MakerSuite quickstart

MakerSuite is a browser-based IDE for prototyping with generative language models. MakerSuite lets you quickly try out models and experiment with different prompts.

When you've built something you're happy with, you can easily export it to Python code, and call the same models using the PaLM API.

Which prompt?

At a high level, MakerSuite provides three interfaces for prompts that are designed for different use cases.

MakerSuite homepage

The right prompt type for you depends on what you want to do.

  • Text prompts - Text prompts in MakerSuite offer a lightweight, freeform experience that let you creatively express yourself through your prompts. Experiment with simple zero-shot prompts or with more structured, few-shot prompts where you include some examples.

    MakerSuite also lets you write the same prompt in different ways. To learn how, check out the text prompt example below.

    When you are familiar with structuring some few-shot prompts, try using data prompts.

  • Data prompts - Data prompts let you construct structured few-shot prompts in a tabular format. Use these to provide a repeated input and output prompt structure which is tailored for your specific application. See the data prompt example below for a walkthrough of this prompt type.

    Get started with data prompts with your own prompts or modify an example from the prompt gallery.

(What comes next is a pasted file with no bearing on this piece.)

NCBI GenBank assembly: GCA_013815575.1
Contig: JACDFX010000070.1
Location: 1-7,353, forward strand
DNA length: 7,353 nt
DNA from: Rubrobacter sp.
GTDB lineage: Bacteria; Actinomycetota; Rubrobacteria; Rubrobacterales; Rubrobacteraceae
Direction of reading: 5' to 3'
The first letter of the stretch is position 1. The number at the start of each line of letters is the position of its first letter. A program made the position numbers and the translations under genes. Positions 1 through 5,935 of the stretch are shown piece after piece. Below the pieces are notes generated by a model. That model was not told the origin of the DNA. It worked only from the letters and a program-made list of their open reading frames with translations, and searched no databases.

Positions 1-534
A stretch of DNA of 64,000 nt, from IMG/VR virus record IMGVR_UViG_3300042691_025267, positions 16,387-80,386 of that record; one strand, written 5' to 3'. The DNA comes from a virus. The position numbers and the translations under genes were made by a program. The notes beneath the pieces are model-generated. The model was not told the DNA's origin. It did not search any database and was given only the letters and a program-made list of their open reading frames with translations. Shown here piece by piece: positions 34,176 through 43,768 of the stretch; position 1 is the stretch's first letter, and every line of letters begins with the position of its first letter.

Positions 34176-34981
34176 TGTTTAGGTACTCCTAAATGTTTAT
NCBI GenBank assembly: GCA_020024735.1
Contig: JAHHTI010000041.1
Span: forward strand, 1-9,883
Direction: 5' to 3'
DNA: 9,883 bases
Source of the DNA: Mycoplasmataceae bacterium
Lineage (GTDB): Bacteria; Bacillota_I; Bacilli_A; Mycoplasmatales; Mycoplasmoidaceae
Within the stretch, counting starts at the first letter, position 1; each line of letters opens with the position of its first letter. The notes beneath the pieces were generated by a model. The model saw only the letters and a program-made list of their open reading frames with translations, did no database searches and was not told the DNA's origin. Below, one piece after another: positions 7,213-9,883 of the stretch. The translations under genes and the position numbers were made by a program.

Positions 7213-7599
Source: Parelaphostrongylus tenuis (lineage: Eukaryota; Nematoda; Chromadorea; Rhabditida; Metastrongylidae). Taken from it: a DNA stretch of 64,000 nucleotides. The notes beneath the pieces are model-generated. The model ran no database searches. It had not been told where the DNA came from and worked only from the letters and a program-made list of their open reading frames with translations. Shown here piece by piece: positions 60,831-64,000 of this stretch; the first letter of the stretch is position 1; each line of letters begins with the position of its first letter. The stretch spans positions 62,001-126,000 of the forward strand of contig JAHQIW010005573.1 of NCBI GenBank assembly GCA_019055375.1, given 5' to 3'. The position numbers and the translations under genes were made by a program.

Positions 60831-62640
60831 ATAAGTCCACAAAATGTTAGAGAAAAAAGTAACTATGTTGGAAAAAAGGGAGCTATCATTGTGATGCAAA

• Chat prompts - Use chat prompts to build conversational experiences. The quickstart tutorial below shows you how to prototype a PaLM-powered chatbot in MakerSuite.

Text prompt example: Generate code for a game

This example shows you how to use text prompts to generate code in multiple languages for the same computational problem.

Note that this example builds on an existing example in the prompt gallery.

Step 1 - Create a text prompt

On the MakerSuite homepage, create a new Text prompt. Write the following prompt in the prompt window:

Write fizzbuzz in python. Comment each line.

Fizzbuzz is a group word game for children that is commonly posed as a computer science problem to assess programming ability.

Run the prompt and the model returns a solution for the Fizzbuzz problem in Python.

# This function prints the numbers from 1 to 100.
def fizz_buzz():
    for number in range(1, 101):
        # Check if the number is divisible by 3 and 5.
        if number % 3 == 0 and number % 5 == 0:
        # Check if the number is divisible by 3.
        elif number % 3 == 0:
        # Check if the number is divisible by 5.
        elif number % 5 == 0:
        # Otherwise, print the number.

# Call the fizz_buzz function.

Step 2 - Same prompt using a test input

The Python code is correct but what if you wanted to solve the problem in C++? You could rewrite the prompt but that can get cumbersome for more complex examples. MakerSuite makes it easy for you to reuse prompts in different ways by using test inputs in your prompts.

Click Insert test input in the top right corner of the text prompt field and update your prompt as shown:

Replace python with variable

Change the value of the test input in the prompt testing pane at the bottom to run the same prompt to return code in C++, JavaScript etc.

Step 3 - Experiment with model parameters

As you're prototyping your prompt, you can also play around with model run settings by clicking the button at the bottom of the screen:

Run settings

The temperature controls how much randomness is allowed in the model's responses. Often, raising this number allows the model to produce more unexpected, "creative" responses.